Red is the Color of Fall at the Beach
By Frank Sargeant
from The Fishing Wire
For those who like to take their vacations on the Gulf Coast after the crowds are gone, now is the time to head south.
Though the weekends are still busy, the weekdays have a shadow of the numbers of vacationers pre-Labor Day, and that’s nothing but good for anglers.
Fall is prime time for redfish, which move from the beaches into the lower bays to spawn as fall nears. Particularly on the northern gulf, roughly from Cape San Blas all the way to Dauphin Island in Alabama, the fish show up in schools that sometimes number in the hundreds, literally turning the water red.
The “bull” reds—which are actually mostly females—settle on the edges of the bars, jetties, passes and bridges, and provide amazing sport for those who know where to find them. The average fish weighs 15 to 25 pounds, and some are much larger.
Harvest of any red over 28 inches long is illegal in Florida waters, while anglers are allowed one redfish over 26 inches daily in Alabama waters, but these jumbo reds are not nearly so tasty as the smaller fish and most anglers release them to spawn and make more reds. They make great catch and release action, and will hit just about anything when the feed is on.
Topwaters are particularly interesting because big reds really stir things up when several of them start chasing one of these lures at once. You may want to clip off several of the trebles, though—getting a big red untangled from a multi-hook lure it has swallowed can be a big problem. A single-hook swimbait works just as well and is much easier to get out of the fish—use one about 6 to 8 inches long and weighing 1 to 2 ounces.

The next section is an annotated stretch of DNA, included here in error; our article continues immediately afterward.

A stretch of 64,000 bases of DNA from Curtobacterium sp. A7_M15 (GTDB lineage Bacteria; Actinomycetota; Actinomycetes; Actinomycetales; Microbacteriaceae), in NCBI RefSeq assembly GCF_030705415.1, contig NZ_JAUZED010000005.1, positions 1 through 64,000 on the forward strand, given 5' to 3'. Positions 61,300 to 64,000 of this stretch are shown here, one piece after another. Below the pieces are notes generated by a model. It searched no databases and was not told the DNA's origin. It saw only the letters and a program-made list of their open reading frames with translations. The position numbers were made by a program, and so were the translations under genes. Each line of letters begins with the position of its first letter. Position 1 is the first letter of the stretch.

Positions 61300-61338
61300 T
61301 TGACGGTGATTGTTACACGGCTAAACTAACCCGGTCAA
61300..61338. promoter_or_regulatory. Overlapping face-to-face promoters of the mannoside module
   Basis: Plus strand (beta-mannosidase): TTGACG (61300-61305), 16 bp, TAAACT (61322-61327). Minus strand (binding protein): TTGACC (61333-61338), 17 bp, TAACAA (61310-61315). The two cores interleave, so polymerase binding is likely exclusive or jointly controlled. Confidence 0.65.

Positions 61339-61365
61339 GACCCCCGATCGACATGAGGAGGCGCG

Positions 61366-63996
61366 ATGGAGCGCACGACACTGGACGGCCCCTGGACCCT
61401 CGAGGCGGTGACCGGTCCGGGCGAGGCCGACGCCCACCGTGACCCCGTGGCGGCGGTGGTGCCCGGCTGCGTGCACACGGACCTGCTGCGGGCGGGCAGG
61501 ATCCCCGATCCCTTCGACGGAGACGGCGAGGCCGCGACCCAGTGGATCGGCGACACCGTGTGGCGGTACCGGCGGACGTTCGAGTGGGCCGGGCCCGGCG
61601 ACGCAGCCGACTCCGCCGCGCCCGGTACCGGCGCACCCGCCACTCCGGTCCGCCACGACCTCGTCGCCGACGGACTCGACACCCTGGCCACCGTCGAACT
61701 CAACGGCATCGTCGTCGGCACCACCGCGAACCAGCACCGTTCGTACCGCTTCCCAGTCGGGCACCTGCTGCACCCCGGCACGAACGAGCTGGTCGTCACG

The prime spot for big reds in Florida is the south tip of Cape San Blas, but they’re also found at every inlet and pass at this time of year, as well as cruising along just outside the first sandbar off the beach. They also linger around the many big piers found along the Panhandle coast.
The most famed spot in Alabama waters is Dixey Bar, a shallow ridge of sand just off Fort Morgan. This is a big piece of shoal water just off the edge of the ship channel, and it’s a natural feeding area, averaging 5 to 10 feet deep. It’s 3 miles long and up to 2 miles wide, providing lots of fishing room for a number of boats. And in fall it nearly always has plenty of jumbo reds.
While artificial lures are the most fun way to connect, sometimes a more sure way is natural bait— pinfish, grunts, small mullet, pretty much any fish in the 6 to 10 inch range won’t last long—put enough weight on them to hold bottom, and fish the outgoing tide. If live bait is hard to get, a chunk of cut mullet fished on bottom will do just fine—reds quickly home in on the scent, if a shark or catfish doesn’t beat them to it.
If reds are not your thing, trout fishing will quickly improve with the shorter days and cooler nights, with steady action around the shrimp and menhaden schools in the large bays and sounds here. Best bet is live shrimp under a big noisy popping cork which you “baloop” about twice a minute to attract attention. Some anglers catch much larger trout, big “yellow mouths” over 6 pounds, by wading the surf at dawn and throwing big Spooks and other topwaters.
Just off the beaches, Spanish and king mackerel will continue to cooperate until about mid-October, when the bait schools start to migrate south, taking these speedsters with them. Trolling a Clark spoon behind a number 2 planer gets the Spanish anywhere from 100 yards on out, while the kings usually like a larger Drone-type single hook spoon with a small strip of mullet or bonito, also fished on a planer. Kings hang around artificial reefs, navigation buoys and the major passes.
In short, there’s a lot of great fall fishing action waiting at the northern Gulf Coast right now, and it’s a great time to visit.